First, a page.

Train Your Developer Memory

Train Your Developer Memory
In: Learning

Developers are just human. They forget. But in what other craft or industry, other than writing code, you might look at your piece of work from a month ago and not recognize it anymore AT ALL!?

So it's even more crucial that you train your developer memory, in a wasteland of abstractions and text characters that ultimately serve as ephemeral translations from your brain to a computer engine.

BTW, this post explains my motivation for doing the 8-week sprint on memocortex.com, an app about the mnemonic major system technique.

I started to use memory techniques somewhere around Christmas 2011. I don't think you can reliably measure if memory techniques improve your brain's capabilities, but I performed some feats since then:

  • learned a technique to memorize 100+ things at a time without much effort
  • memorized a deck of cards in under a couple of minutes
  • "cheated" my way through the memory parts of an IQ test to achieve a smart person score

But is it useful in real life?

Yes, I'm using the mnemonic peg list technique to memorize shopping lists and information I encounter to note down later.

And there is more...

Real developer applications

As a developer, I have 2 major use cases that I'm privileged to enjoy having mastered these techniques:

reading engineering books

I like to make use of the reflection technique when reading a technical book. After each reading session, I like to take a couple of minutes to note down what I've just read in a quick graph or drawing.

If you have ever tried to make notes from what you've just read you will have noticed that no matter how much you read, be it 15 minutes or 1 hour, you'll have 3-4 items that you can retrieve from your memory. Unless you were super excited about the content and the content was some easy-to-digest motivational guru speak, then you might have some more on your mind, even hours after reading.

In any case, there is never a guarantee that you capture all the important parts. By using a memory technique you will be able to reflect on 99% of the items that you deemed important during your reading session.

So basically while I'm reading, I'm memorizing the important parts on the way. Then retrieve them from my short-term memory once I'm ready for the reflection part one by one.

This does not have much of an additional cost, in the worst case I'm thinking about the right visual for 5-10 seconds, but this is rather rare. Most of the time the reading flow is uninterrupted.

watching talks at conferences

Sometimes you will watch a talk at a conference or have a watch party with fellow developers with a talk that you know you folks will be discussing after.

Again, usually, if at all, you will have 3-4 items on your mind after the talk.

Using a memory technique can allow you to have all the items that you considered important, which you can then discuss with your peers, retrieving them 1 by 1 from your memory.

going through a process step by step

Are you creating a lot of new apps? Are you following the same steps every time? Time to automate it into a script, a template, or a package manager module!

But if you teach that stuff, you might still need to do it every time step by step. Instead of following a list, you could memorize the setup process step by step and show your incredible memory at workshops and classes. Hats off! 👏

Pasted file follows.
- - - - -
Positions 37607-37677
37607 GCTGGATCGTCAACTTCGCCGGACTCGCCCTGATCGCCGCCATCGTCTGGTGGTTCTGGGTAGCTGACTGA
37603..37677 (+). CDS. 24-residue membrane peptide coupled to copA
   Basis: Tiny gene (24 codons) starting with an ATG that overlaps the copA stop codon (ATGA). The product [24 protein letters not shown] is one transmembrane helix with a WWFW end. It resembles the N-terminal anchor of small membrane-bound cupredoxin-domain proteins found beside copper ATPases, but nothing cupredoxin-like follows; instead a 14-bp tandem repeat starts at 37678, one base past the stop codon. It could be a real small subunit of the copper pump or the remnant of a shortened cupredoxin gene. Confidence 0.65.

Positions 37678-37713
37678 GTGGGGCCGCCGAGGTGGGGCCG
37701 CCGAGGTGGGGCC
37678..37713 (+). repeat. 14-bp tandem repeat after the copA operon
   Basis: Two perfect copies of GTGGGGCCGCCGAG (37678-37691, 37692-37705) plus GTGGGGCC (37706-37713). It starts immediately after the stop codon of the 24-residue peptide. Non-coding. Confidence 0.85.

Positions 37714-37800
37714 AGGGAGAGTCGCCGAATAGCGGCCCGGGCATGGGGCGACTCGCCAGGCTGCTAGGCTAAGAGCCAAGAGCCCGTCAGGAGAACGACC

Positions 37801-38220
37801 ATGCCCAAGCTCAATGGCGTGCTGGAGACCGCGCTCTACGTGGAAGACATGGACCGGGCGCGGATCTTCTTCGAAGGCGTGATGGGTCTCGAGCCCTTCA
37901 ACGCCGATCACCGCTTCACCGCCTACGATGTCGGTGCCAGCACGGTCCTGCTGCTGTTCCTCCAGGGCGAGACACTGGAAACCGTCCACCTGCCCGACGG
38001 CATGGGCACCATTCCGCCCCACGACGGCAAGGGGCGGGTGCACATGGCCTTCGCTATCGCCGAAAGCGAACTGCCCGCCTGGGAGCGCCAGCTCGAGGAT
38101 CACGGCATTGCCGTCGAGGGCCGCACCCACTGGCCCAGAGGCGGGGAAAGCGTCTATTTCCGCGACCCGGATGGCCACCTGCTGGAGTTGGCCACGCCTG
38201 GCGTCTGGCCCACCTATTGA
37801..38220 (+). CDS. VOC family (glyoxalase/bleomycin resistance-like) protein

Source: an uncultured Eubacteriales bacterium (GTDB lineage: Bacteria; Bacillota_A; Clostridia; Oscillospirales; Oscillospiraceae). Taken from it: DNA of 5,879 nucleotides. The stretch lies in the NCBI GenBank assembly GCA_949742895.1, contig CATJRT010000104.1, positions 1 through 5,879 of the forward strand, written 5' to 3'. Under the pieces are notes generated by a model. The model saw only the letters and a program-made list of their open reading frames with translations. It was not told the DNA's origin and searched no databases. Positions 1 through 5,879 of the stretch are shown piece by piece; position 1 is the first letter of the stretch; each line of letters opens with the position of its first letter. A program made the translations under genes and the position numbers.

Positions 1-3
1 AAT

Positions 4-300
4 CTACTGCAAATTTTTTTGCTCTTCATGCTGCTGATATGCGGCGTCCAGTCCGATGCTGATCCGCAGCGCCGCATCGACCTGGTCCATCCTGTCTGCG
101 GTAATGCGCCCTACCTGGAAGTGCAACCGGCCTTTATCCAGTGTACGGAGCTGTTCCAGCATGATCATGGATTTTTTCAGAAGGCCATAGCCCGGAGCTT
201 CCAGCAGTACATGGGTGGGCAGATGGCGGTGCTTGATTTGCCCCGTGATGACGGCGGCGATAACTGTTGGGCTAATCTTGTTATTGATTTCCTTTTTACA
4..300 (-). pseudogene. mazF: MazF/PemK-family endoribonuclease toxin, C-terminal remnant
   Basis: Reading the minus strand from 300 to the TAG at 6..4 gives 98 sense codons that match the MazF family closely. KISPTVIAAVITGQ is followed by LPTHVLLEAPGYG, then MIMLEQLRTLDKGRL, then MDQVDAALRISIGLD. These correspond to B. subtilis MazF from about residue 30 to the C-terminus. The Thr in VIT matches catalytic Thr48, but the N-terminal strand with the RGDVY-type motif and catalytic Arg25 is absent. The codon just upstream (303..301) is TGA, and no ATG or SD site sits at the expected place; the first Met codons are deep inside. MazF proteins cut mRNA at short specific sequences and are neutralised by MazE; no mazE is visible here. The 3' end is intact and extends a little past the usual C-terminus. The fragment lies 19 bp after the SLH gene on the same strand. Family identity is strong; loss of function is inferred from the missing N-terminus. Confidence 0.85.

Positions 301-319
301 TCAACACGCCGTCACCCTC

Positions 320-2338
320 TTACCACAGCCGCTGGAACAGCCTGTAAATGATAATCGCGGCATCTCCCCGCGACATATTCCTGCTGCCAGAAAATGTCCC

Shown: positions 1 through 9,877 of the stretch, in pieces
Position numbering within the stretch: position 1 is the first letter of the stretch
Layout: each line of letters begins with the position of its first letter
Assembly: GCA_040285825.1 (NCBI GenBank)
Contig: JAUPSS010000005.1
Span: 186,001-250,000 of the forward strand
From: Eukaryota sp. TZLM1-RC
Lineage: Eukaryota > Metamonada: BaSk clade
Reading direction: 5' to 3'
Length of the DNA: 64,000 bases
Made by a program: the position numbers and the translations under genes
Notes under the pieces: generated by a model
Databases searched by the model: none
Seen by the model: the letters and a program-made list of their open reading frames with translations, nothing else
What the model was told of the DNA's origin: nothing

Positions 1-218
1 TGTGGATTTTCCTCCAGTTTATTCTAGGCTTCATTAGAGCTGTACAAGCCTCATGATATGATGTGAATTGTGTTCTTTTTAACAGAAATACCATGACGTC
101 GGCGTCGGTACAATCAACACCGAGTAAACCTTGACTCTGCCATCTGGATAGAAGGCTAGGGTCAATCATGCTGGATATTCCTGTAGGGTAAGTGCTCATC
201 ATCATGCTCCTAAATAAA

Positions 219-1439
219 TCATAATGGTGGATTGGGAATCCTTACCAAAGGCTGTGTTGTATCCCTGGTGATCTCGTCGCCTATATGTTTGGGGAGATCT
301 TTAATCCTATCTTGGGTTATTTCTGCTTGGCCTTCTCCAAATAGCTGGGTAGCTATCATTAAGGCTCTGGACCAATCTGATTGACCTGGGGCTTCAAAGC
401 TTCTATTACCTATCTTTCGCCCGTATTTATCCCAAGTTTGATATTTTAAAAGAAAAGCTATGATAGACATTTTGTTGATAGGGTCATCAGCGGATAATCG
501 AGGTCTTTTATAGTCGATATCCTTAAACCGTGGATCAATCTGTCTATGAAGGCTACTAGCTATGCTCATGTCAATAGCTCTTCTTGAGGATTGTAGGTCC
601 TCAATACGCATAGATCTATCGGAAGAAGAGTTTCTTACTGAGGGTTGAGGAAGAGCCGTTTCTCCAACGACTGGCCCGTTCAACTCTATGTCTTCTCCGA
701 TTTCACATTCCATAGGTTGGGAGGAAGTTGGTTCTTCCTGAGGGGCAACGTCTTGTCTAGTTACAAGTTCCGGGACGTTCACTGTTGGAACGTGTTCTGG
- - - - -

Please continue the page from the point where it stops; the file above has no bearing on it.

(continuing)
Fun developer applications

If you are someone who has time for memory fun or wants to impress others, I imagine you could use the memory palace and the major systems techniques to:

memorize a codebase's cornerstone classes

I haven't tried this myself, but what if you could mentally walk through all the classes of the huge legacy application you are working on?

This might be just a fun exercise.

But once you have the whole code base (or database schema) in your brain, you might walk through it mentally and have additional architectural thoughts here and there.

memorize facts or libraries

I'm not sure if it will boost your productivity if you can memorize all of Ruby's Enumerable methods and walk mentally through them.

What can be beyond just fun sometimes: If you often need to reason about certain layers of technology, like the OSI model layers or all the HTTP status codes. Then these techniques could be nice to stuff your brain with these facts quickly.

How to train your developer memory

Memory techniques are all about visualizations. Somehow our brains are just better at memorizing images than anything else.

To enjoy the perks above, you'll need to do some upfront investments check out the mnemonic major system technique:


You can do a similar thing with the loci (memory palace) method, but the major systems come with lessing mapping, I find them more enjoyable for beginners.

It should take you a couple of hours over a couple of weeks to learn all the "pegs", but after that, this is a thing for life. A great investment!

I'm not sure of a good easy to digest book, but here's the translation of the book that I started with over 10 years ago:


I'm also building an app for you to learn major systems:


I realize that all of this might be somewhat abstract. I'll make some effort in the coming months to describe each of these techniques in more detail. In the meantime, if you'd like to chat about that topic or to have me live talk about it with you, let's have a chat:
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